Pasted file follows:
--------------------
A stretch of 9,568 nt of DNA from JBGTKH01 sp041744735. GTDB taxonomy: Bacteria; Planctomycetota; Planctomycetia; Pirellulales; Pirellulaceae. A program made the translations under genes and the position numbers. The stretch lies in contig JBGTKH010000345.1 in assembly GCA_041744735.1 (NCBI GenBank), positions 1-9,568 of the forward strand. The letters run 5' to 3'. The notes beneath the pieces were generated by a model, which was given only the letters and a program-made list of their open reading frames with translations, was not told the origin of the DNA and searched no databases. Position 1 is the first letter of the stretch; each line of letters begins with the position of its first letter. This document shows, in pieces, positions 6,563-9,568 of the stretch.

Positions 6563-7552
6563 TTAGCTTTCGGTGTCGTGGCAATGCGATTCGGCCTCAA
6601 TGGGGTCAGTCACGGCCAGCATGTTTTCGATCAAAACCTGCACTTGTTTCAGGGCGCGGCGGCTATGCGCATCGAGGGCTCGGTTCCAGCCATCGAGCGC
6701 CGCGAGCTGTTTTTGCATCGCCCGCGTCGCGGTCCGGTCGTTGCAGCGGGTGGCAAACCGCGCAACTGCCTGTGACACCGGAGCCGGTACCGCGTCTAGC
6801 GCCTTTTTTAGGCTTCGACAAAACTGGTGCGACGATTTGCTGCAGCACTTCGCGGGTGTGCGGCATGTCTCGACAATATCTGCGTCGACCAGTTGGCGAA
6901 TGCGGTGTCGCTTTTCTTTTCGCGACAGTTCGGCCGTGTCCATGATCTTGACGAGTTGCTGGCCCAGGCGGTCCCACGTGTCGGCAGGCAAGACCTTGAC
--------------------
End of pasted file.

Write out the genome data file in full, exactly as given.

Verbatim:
A stretch of 9,568 nt of DNA from JBGTKH01 sp041744735. GTDB taxonomy: Bacteria; Planctomycetota; Planctomycetia; Pirellulales; Pirellulaceae. A program made the translations under genes and the position numbers. The stretch lies in contig JBGTKH010000345.1 in assembly GCA_041744735.1 (NCBI GenBank), positions 1-9,568 of the forward strand. The letters run 5' to 3'. The notes beneath the pieces were generated by a model, which was given only the letters and a program-made list of their open reading frames with translations, was not told the origin of the DNA and searched no databases. Position 1 is the first letter of the stretch; each line of letters begins with the position of its first letter. This document shows, in pieces, positions 6,563-9,568 of the stretch.

Positions 6563-7552
6563 TTAGCTTTCGGTGTCGTGGCAATGCGATTCGGCCTCAA
6601 TGGGGTCAGTCACGGCCAGCATGTTTTCGATCAAAACCTGCACTTGTTTCAGGGCGCGGCGGCTATGCGCATCGAGGGCTCGGTTCCAGCCATCGAGCGC
6701 CGCGAGCTGTTTTTGCATCGCCCGCGTCGCGGTCCGGTCGTTGCAGCGGGTGGCAAACCGCGCAACTGCCTGTGACACCGGAGCCGGTACCGCGTCTAGC
6801 GCCTTTTTTAGGCTTCGACAAAACTGGTGCGACGATTTGCTGCAGCACTTCGCGGGTGTGCGGCATGTCTCGACAATATCTGCGTCGACCAGTTGGCGAA
6901 TGCGGTGTCGCTTTTCTTTTCGCGACAGTTCGGCCGTGTCCATGATCTTGACGAGTTGCTGGCCCAGGCGGTCCCACGTGTCGGCAGGCAAGACCTTGAC